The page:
And ~ Don't Be Weak ~ Be A Force Multiplier Yourself.
"My wish isn't to mean everything to everyone but simply to mean something to someone."
In a recent note to his friends Dale Dauten wrote of three wishes.
I really hope he doesn't mind me taking the liberty of editing his words for space. Well old buddy from one curmudgeon to another ~ Thanks.
"I wish that you get to hire extraordinary people and when they are asked how it is to work at your company they smile and say, "Cool."
"I wish for you that when business goes down and the slope slips, you don't. When an employee comes to you and says, "These numbers look awful, but we could fudge a little right here on this line and forget to report this account and then they'd look okay." You give them that tight smile and hard eye and say, "No, we'll either figure it out or tough it out," and your employee looks at you with relief and admiration and says, "I was hoping that was what you'd say."
"I wish that when you start to think about retiring that your coworkers are horrified. And I wish for you that when you're old you have a mild heart attack, where everyone prays for you and comes to visit and they all realize how much they love you. And when, after a long healthy life, you die, I wish that everyone says, "THAT was a life well lived" and then, every so often, when things are tough, they think of you and smile, and try one more thing, and that's the one that works."
"It is not so much our friends' help that helps us, as the confidence of their help." ~ Epicurus
How many friends do we need? How many followers do we need? How many customers? How many things? How many...? Whether we are talking about a spouse, a child, a soldier or anything how many do we really need? Answer ~ If they're really good ~ We Just Need One.
A young girl and her dad were crossing an old, rickety bridge. Her Dad said, "Please hold my hand so you don't fall into the river." The little girl replied, "No, Dad, I want YOU to hold MY hand." Puzzled, the Dad asked, "What's the difference?" She said "There's a big difference. If I hold your hand, I may stumble and accidentally let go. But if you hold my hand, I know that no matter what happens, you will never let go."
Whether it be in Life, Love, War, Business or our Faith ~ All we really need is one we can trust will never let go. ~ We Just Need One.
"As we express our gratitude, we must never forget that the highest appreciation is not to utter words, but to live by them".
~ John F. Kennedy.
There is a poignant story about Vince Lombardi that strikes a sad chord with me. One day a good friend of Lombardi went to his office to find the man sitting in the corner sobbing into his hands. His face was etched in pain and soaked in tears. Now this was toward the end of the great coaches career ~ when he was stricken with cancer and each day brought more agony than the day before. So naturally the friend assumed that the disease was the cause of his anguish - but he asked nonetheless - "Vince, what's wrong?" The legendary coach looked up at him and said "Why do I always have to push them so hard? Why do I always have to drive the players to do more than they want ~ Why? The friend replied quietly "Because Coach ~ That's Who You Are."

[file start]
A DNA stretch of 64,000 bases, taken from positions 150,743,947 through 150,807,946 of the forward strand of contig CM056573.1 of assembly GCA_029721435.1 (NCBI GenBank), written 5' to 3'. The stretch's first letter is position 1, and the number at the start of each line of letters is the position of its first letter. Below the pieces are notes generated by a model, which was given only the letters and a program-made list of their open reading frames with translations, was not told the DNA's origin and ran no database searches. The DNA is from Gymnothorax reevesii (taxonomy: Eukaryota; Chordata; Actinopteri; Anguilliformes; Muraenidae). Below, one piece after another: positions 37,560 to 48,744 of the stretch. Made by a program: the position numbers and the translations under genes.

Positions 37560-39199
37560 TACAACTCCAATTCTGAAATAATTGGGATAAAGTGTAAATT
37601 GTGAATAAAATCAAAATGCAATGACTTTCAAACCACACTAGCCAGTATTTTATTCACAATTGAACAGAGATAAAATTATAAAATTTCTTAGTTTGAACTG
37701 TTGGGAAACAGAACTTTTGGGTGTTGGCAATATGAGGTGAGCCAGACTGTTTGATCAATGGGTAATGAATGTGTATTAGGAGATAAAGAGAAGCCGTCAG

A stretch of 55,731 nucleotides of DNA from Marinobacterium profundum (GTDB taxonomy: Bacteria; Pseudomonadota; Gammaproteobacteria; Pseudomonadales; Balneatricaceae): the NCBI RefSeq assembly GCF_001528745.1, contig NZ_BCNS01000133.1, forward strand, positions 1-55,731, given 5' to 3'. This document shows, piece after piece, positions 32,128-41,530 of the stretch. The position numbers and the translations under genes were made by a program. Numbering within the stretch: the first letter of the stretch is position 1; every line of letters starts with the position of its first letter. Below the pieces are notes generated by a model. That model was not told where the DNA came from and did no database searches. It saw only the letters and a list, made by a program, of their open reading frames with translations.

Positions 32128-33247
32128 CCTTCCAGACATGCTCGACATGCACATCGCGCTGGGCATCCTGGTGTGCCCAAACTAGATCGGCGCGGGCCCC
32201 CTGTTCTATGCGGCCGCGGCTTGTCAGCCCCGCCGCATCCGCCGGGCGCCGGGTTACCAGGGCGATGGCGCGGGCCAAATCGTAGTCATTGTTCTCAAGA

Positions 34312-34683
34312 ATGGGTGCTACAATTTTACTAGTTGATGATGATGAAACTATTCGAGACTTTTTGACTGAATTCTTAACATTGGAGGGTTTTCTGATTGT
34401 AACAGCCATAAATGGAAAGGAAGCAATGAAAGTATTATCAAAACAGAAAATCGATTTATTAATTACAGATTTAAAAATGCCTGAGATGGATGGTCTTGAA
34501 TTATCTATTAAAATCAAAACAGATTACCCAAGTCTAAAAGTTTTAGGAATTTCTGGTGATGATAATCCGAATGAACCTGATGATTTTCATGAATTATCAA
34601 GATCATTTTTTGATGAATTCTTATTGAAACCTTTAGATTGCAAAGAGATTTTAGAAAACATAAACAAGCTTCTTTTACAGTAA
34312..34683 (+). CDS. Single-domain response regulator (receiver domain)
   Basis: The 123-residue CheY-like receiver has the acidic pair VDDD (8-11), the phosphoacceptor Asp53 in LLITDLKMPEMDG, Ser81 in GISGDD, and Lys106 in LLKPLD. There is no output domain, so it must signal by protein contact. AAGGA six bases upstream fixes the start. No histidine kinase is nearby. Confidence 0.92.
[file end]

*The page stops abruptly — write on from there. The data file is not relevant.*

Have you ever stopped to think of those who push us to be more of what we can be? Those few who won't allow us to settle for "good enough". Those teachers who are a little stricter than the others. Those instructors who set impossible standards and uncompromising expectations. Those coaches who demand that we do more than we are comfortable doing. Those few that insist we can be "better"? Sports is an easy arena to find such people ~ but life is filled with them. In our day to day business and personal lives we encounter a few remarkable individuals who demand more out of us than we want to give. They are the best of us. They are the most selfless of us. For they have set aside their need to be liked to bring out the best in us. We don't like to be uncomfortable and we especially don't like those who hold a mirror up to us and say "You can do better". We should appreciate those few who demand that we be ALL we can. For they are the very best of us.
"I am convinced that nothing we do is more important than hiring and developing people. At the end of the day you bet on people, not on strategies." ~ Larry Bossidy.
One of the most gratifying things that can happen to us in business is when an associate from years gone by calls or writes to convey appreciation. The cauldron of daily expectations has been replaced by warm insights that come from a detached introspection. Lessons have been learned. Someone once said to me "What happens if we invest in developing our people and then they leave?" My answer was 'What happens if we don't, and they stay?" It doesn't matter whether people stay for decades or leave in a week ~ Lessons remain. Develop & Invest (both emotionally & otherwise) in your people. Remind yourself every day ~ Rule One In Business & Life Is ~ "It's the people stupid".